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Japanese cuisine.

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Introduction

"No place I've ever been, or even heard about, is as guaranteed to cause stimulation in the deepest pleasure centers of a cook's brain. No cuisine, broadly speaking, makes as much sense: the simplest, cleanest, freshest elements of degustatory pleasure, stripped down and refined to their most essential." (Bourdain, 136) That is how celebrity chef Anthony Bourdain describes Japanese cuisine. It is a cuisine that reflects both the culture and character of the Japanese people. It is based largely on tradition and structured very differently for formal and informal dinners. The Japanese eat very different than do western cultures and utilize very different staple ingredients. The Japanese generally eat three main meals per day. Breakfast is usually either a bowl of steaming rice to which a raw egg is added, or misoshiru, a thick soup made from bean paste. Lunch is generally consumed in a restaurant or snack bar. Dinner is frequently enjoyed at a restaurant or at home. The basic meal served in a home is known as "iccuju sansai or soup and three" (Booth, 34) This means a soup for a starter and three main dishes, plus white rice and pickled vegetables. ...read more.

Middle

One of the most widely known types of Japanese food is sushi. Sushi combines seasonal seafood and rice, the staple diet of the Japanese people. A wide variety of vegetables can be used. Sushi is eaten with the fingers, often as a snack. The three types of sushi are: "Nigiri-Zushi, vinegared rice with raw or cooked fish, seafood or eggs, garnished with wasabi; Norimaki-Zushi, vinegared cooked rice and tiny tidbits of fish, seafood, or meat and edible seaweed or laver rolled up like a jelly roll and cut into into bite sized pieces; Chirashi-Zushi, the most artful and complex sushi of all, made from nine ingredients prepared in nine special steps."(Saber, 274) The staples of Japan are clearly recognizable to anyone familiar with Japanese food. The staple grain of Japan is definitely rice although noodles are also very popular. The main protein in Japan is fish. "Each Japanese adult eats more than 154lbs of fish a year" (Ridgewell, 9) Tofu or soybean curd is so popular that it rivals fish as the staple protein. The Japanese use very little fat in their diet and when they do it is usually in the form of seed oil. ...read more.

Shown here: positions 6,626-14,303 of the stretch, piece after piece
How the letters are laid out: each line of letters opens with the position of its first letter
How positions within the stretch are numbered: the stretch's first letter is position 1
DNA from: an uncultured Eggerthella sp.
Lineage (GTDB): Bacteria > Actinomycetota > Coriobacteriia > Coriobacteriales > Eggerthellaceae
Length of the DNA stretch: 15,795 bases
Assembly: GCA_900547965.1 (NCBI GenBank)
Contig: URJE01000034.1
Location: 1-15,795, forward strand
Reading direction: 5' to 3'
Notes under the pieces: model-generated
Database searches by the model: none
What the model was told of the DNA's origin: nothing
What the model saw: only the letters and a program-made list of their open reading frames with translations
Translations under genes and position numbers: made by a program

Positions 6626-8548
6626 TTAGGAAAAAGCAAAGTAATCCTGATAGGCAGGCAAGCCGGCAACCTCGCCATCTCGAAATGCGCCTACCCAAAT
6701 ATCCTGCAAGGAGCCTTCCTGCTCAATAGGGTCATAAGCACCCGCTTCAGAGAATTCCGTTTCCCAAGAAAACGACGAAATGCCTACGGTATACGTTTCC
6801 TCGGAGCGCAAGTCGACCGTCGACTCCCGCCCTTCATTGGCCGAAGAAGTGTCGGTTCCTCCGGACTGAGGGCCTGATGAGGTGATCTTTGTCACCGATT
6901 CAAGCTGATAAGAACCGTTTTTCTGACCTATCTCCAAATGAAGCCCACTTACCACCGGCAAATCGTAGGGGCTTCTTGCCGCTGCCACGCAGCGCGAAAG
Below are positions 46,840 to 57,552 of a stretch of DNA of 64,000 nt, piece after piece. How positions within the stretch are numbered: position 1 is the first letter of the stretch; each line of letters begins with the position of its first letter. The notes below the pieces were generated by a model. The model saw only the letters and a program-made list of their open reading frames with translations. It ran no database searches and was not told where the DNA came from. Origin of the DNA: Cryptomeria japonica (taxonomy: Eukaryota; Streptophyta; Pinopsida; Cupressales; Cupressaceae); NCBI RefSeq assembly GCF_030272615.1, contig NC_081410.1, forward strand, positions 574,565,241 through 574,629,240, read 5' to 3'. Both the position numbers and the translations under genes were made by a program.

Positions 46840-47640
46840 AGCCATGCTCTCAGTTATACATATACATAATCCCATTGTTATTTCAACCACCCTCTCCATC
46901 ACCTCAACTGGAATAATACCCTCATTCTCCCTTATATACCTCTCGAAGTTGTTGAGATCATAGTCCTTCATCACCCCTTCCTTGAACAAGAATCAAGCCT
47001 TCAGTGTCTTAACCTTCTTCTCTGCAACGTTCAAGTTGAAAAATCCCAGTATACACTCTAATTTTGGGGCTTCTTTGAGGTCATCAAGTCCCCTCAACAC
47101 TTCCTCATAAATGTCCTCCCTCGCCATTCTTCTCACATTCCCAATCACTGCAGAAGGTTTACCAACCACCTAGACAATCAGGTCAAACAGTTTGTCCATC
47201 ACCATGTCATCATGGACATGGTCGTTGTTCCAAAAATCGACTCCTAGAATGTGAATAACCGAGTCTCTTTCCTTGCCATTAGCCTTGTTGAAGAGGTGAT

Conclusion

The legal drinking age in Japan is 20, but alcoholic drinks are readily available in public vending machines, which carry a variety of drinks including cold beer and hot or cold sake. The most apparent connection between food and religion is vegetarianism. It is the result of the Buddhist prohibition on killing living things. Interestingly, vegetarianism in Japan does not preclude the eating of fish. Food in Japan plays a big part in holiday celebrations. New Year is the most important festival celebrated in Japan. Special foods called osechi-ryori, are eaten during this time. Zoni a soup made of pounded rice cakes, vegetables and fish or chicken and toso served with spiced sake is very popular. Sweet black beans and pink rice made with red azuki beans are New Year favorite. New Year foods are served in lacquered boxes called jubako. February 4 is Stesburn during which, "people throw roasted soybeans from their doorways and say oniwa soto or 'Go away devils' and fukuwa uchi or 'come in good fortune' and then eat one bean for every year of their lives."(Ridgewell, 28) March 3 is the girls festival. "Special colored rice cakes and amazake a sweet drink made from rice." (Ridgewell, 28) May 5, Childrens day features "rice dumplings filled with sweet bean paste and a rice dumpling wrapped in bamboo and tied with string. ...read more.

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